Keel | Port Fillet Disaster!

Flush with success and confidence from making the starboard fillet I set to work on the other side the following day.

It did not go well.

On the first fillet I shaped it roughly as I went, but on this side I decided to apply the fillet mixture in one pass and shape it afterwards.

Big mistake.

Working from stern to bow, by the time I got to the nose of the keel the resin in the rear half of the fillet was already curing and was too hard to shape.

So I applied Peel Ply to the front half and shaped it with a roller before that started to go off too.

I was now confronted with a sorry sight, as here.

There was nothing more to be done so I removed the blue tape and hacked away as much of the hardening epoxy as I could and left the whole thing to cure.

It was disappointing but entirely my mistake, and I knew I could reshape and finish the rest of the fillet just as I had done many times before.

Onwards and upwards!

Keel | Making The Starboard Fillet

Satisfied that Peel Ply was the way to go for making fillets, I taped the keel up. The tape is about 1 1/2" from the seam, to give a nice wide and fat fillet.

I applied and roughly shaped the fillet, removed the blue tape, and cleaned up any excess resin.

Next I covered the fillet with a strip of Peel Ply. 

I then wetted out the strip with clear resin and shaped it with a 3" nylon roller.

It looked like this.

Close up you can see that the fillet is holding its shape and is nicely smooth, as here.

That's a huge improvement on previous filleting activities!

This is the cured fillet, with the Peel Ply removed.

It just needs to be sanded and faired and it will be ready for fibreglass.

We're getting there!

Peel Ply | Test Fillet & Revelation!

Readers of posts early in the build will know how much I enjoy the process of making a decent fillet, which is not at all.

My usual approach is to make the fillet as best I can with a shaped filleting tool, and let it cure to an inevitably rough and spikey finish which is as hard as concrete.

I then dress this to a reasonable profile with a carbide burr before fairing it with more fillet mixture. Lastly this is sanded to a smooth finish, with a sander and by hand.

This is effective but is tedious and very time consuming, and I have always wondered if there is a quicker and better way of making nice, smooth fillets.

I recently watched some instructional videos on the internet on how to use epoxy resin and fibreglass, and discovered something called Peel Ply.

As the name suggests, this is a sheet material which is applied over epoxy resin. When cured you simply peel it off, leaving a flat textured surface ready for the next process.

I decided to try it out, so I made a big fat test fillet on some scrap ply and covered it with a strip of Peel Ply.

I then wetted out the strip with some clear resin and shaped it into a nicely contoured fillet with a hard nylon roller.

This is what it looked like.

When the fillet was fully cured I peeled the strip off the surface. Here it is partly peeled back.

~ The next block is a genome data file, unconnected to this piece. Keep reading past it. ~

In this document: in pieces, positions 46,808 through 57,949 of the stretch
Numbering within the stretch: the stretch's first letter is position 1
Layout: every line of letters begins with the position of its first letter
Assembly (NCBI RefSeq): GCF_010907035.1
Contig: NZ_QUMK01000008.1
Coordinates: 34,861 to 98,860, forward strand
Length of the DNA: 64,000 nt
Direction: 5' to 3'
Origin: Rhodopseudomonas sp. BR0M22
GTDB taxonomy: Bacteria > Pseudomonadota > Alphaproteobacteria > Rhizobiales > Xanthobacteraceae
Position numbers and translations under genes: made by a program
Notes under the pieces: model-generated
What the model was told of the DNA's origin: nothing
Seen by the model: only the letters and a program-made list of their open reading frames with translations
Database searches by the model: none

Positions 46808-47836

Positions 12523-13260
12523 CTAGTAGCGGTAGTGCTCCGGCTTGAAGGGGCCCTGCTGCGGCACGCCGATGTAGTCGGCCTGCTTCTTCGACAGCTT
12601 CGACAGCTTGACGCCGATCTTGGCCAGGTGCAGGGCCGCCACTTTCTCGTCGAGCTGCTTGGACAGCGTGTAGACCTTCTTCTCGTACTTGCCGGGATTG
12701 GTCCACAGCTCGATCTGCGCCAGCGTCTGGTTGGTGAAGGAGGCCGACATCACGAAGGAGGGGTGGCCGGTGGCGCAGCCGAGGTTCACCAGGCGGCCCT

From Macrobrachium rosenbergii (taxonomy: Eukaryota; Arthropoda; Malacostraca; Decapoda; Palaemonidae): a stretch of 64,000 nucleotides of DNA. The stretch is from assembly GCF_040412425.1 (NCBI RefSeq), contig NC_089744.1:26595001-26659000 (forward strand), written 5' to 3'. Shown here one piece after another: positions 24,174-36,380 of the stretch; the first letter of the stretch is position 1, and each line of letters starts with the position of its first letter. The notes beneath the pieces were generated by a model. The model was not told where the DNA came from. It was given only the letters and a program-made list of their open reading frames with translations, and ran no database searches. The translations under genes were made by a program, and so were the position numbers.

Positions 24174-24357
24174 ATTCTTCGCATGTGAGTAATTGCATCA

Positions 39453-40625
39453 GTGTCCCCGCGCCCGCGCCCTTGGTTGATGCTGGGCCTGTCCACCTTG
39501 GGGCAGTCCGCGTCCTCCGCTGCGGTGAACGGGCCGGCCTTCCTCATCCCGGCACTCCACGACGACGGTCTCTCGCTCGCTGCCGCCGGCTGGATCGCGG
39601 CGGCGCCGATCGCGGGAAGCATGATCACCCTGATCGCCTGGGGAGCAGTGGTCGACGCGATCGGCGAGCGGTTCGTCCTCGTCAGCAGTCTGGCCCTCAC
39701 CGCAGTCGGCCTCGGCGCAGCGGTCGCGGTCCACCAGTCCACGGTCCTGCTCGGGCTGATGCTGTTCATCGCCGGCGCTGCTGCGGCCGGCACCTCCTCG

You can immediately see that the fillet has held its shape and requires  minimal finishing.

Here is the final fillet.

I should of course have removed the blue tape and cleaned it up before applying the Peel Ply, but it's only a test and lesson learned.

I will use Peel Ply to make the remaining fillets on the boat. If I had discovered it earlier I could have saved very many hours shaping fillets, but hey ... as my son tells me when I become discouraged by boatbuilding setbacks: "Don't forget, dad. It's a journey!"

Hull Exterior | Filling Gaps

It was time to fill any holes or gaps on the outside of the hull, ready for fibreglass.

After sanding I thought the exterior seams looked surprisingly good.

This is the joint between the keelson and the bottom panels forward of the keel.

And this is the joint between the bottom panels, keelson and keel.

Not too bad!

This is the starboard hull with gaps filled, seen from astern.

And here it is seen from the bow.

It is turning out to be a really nice looking boat.

Rub Rails | Sanding Flat

Now the hull was upside down it was time to flatten the underside of the laminated rub rails. Not only was there a lot of squeezed out glue to clean up, but the underside is also cambered so some careful shaping is required to make sure the rails stay fair.

I used the Rotex 90 sander in geared rotary mode to rough out the shape, and then in random orbital mode to fair everything nicely.

This is one rail partly sanded.

Here both rails have been finished. The starboard rail has some fillet mixture applied to fill small gaps.

Here is one of the rub rail scarf joints after sanding. I'm pretty pleased with how they turned out.

Now for the hull itself ...

Flipping The Boat | Levelling The Hull

When constructing the dollies to support the upturned hull I made sure they were of the correct height for the hull to be level, but of course had zero expectation that it would be level at first attempt.

I was right. A level laid along the keel showed it sloped downwards front to back, like this.

Likewise the level laid across the keel showed it also sloped from side to side. As here.

Not surprising, really.

So I purchased a small bottle jack to lift the hull for levelling. It was very good value for money, which is not something which can be said about most boatbuilding materials.

Here it is in action.

 Note the wedge on top of the dolly to raise that side to make the hull level.

That didn't take long.